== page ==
The Oakland Raiders were set to surprise with the No. 4 overall pick in the 2019 draft, and they’ve now acknowledged Clelin Ferrell was a reach.
Firing scouts and barring them from the draft room was odd, but that kind of thing is par for the course for the Oakland Raiders with Jon Gruden running the show. Reports of a surprise with their first first-round pick came to fruition, as they took Clemson defensive end Clelin Ferrell No. 4 overall.
Via his Football Morning In America column, Peter King indicated the Raiders wanted to trade down from No. 4 but the phone never rang. The apparent dream scenario for Gruden and general manager Mike Mayock was the Miami Dolphins calling with an offer a first-round pick next year, and Ferrell still being available with a move down to No. 13.
But the details King added show just the sort of questions everyone has regarding Gruden as a personnel evaluator, and Mayock’s likely unwillingness to go against that as the toe-the-line general manager in regard to who the pick would be at No. 4.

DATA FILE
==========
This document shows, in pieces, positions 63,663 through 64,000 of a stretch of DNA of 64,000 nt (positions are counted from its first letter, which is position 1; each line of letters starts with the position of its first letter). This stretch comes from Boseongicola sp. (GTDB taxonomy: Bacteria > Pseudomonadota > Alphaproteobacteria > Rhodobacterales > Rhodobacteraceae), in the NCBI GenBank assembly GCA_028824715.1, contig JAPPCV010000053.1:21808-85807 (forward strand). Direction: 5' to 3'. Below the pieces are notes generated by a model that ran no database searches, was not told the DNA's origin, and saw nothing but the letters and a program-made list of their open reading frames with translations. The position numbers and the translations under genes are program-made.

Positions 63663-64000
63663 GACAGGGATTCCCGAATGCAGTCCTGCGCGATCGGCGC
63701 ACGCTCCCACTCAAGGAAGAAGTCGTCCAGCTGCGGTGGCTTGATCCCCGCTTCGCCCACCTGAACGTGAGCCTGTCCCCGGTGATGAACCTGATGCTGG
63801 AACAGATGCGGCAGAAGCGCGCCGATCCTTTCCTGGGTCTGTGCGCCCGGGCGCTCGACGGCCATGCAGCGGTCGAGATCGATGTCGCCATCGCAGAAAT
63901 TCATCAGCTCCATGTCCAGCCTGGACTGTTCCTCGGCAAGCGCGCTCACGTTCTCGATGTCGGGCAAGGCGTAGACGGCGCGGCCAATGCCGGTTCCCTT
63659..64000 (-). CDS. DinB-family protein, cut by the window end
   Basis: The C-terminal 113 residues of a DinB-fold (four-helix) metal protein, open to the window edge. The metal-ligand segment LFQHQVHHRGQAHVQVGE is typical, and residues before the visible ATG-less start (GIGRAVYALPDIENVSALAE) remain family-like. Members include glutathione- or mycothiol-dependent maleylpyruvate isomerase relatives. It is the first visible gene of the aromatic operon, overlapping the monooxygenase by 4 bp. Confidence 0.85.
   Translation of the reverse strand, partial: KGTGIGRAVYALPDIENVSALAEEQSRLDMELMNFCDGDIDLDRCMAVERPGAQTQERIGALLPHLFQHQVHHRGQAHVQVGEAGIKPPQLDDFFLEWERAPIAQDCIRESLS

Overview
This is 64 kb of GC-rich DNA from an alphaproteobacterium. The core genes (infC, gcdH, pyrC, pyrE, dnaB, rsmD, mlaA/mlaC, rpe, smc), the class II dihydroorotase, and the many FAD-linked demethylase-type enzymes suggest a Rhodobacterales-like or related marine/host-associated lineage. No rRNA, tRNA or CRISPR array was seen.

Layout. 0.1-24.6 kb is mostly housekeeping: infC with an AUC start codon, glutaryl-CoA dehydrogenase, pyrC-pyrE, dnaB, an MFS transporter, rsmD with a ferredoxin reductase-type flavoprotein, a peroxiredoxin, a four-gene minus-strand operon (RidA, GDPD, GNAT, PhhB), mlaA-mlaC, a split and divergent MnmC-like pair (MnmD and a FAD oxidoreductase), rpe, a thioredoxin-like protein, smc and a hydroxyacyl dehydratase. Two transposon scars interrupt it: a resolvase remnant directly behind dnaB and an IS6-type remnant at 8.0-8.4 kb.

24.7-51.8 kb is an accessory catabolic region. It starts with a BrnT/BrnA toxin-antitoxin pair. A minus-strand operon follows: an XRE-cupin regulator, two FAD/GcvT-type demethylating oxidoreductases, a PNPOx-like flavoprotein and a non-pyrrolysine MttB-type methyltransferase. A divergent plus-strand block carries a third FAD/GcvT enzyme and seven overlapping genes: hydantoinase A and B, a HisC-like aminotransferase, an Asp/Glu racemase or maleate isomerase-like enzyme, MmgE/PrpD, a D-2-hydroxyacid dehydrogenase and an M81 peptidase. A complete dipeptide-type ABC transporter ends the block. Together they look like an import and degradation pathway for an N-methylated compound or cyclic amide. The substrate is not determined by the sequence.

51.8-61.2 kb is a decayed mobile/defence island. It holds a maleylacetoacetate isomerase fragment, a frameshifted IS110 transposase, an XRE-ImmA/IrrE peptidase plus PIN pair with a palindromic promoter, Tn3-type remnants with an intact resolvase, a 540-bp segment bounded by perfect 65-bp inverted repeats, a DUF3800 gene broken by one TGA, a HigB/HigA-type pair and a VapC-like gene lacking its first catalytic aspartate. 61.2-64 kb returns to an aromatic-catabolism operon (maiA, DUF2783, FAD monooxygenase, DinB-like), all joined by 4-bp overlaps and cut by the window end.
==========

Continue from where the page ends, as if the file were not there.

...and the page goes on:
So they stayed there and picked a solid guy who won’t be the edge-rusher Josh Allen or Brian Burns will be; Gruden and defensive coordinator Paul Guenther will take his leadership and practice habits and edge-setting and hope he can be an eight to 12-sack guy. No guarantee though. Ferrell at 13, with an extra first-rounder from 2020, would have been the dream; Ferrell at four, with no extra compensation, was acceptable.
Practice habits and leadership certainly have a place, but the Raiders easily let it out there that they chose an inferior player in Ferrell. Josh Allen went No. 7 overall to the Jacksonville Jaguars and Brian Burns went No. 16 to the Carolina Panthers. There were no known character or major durability concerns to turn the Raiders away so easily, if they simply had Allen and/or Burns higher than Ferrell on their draft board.
Maybe the input of others, namely those who had been on the ground scouting players, would have helped the Raiders favor superior talent over harder to quantify intangibles as the No.1 reason to take Ferrell. Time will tell if they were right, but allowing such open access to someone like King has easily added another point of criticism for the Gruden-Mayock regime.